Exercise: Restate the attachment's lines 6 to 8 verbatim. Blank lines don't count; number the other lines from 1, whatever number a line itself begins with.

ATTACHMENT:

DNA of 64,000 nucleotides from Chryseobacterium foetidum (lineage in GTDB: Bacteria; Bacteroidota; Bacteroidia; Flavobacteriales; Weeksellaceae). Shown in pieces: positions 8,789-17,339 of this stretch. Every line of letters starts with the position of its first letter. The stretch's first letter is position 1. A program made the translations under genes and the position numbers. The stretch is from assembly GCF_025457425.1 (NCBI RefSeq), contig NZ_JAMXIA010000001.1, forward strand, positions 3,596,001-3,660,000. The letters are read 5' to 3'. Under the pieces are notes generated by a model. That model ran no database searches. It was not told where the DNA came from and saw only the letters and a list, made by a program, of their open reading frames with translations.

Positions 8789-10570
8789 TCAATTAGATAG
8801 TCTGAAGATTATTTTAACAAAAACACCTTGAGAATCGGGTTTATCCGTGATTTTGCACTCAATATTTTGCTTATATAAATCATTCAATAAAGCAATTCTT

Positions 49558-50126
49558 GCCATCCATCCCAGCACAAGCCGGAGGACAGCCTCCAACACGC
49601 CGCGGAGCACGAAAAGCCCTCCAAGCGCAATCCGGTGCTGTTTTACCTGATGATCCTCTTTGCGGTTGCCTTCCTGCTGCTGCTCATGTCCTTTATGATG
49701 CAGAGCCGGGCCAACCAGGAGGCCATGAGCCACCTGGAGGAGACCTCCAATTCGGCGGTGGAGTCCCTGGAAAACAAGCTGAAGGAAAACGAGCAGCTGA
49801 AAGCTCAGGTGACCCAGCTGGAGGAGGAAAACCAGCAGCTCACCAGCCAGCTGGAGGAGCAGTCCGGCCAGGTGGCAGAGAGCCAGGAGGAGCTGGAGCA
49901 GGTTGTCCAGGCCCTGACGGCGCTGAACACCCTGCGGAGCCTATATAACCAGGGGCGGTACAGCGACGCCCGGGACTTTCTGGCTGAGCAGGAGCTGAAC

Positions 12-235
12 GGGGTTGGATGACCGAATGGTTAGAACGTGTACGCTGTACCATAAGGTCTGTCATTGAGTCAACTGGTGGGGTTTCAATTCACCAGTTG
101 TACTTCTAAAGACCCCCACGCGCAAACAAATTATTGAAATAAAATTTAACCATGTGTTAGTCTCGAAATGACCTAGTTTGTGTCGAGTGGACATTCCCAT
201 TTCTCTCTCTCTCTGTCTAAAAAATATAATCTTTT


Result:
49558 GCCATCCATCCCAGCACAAGCCGGAGGACAGCCTCCAACACGC
49601 CGCGGAGCACGAAAAGCCCTCCAAGCGCAATCCGGTGCTGTTTTACCTGATGATCCTCTTTGCGGTTGCCTTCCTGCTGCTGCTCATGTCCTTTATGATG
49701 CAGAGCCGGGCCAACCAGGAGGCCATGAGCCACCTGGAGGAGACCTCCAATTCGGCGGTGGAGTCCCTGGAAAACAAGCTGAAGGAAAACGAGCAGCTGA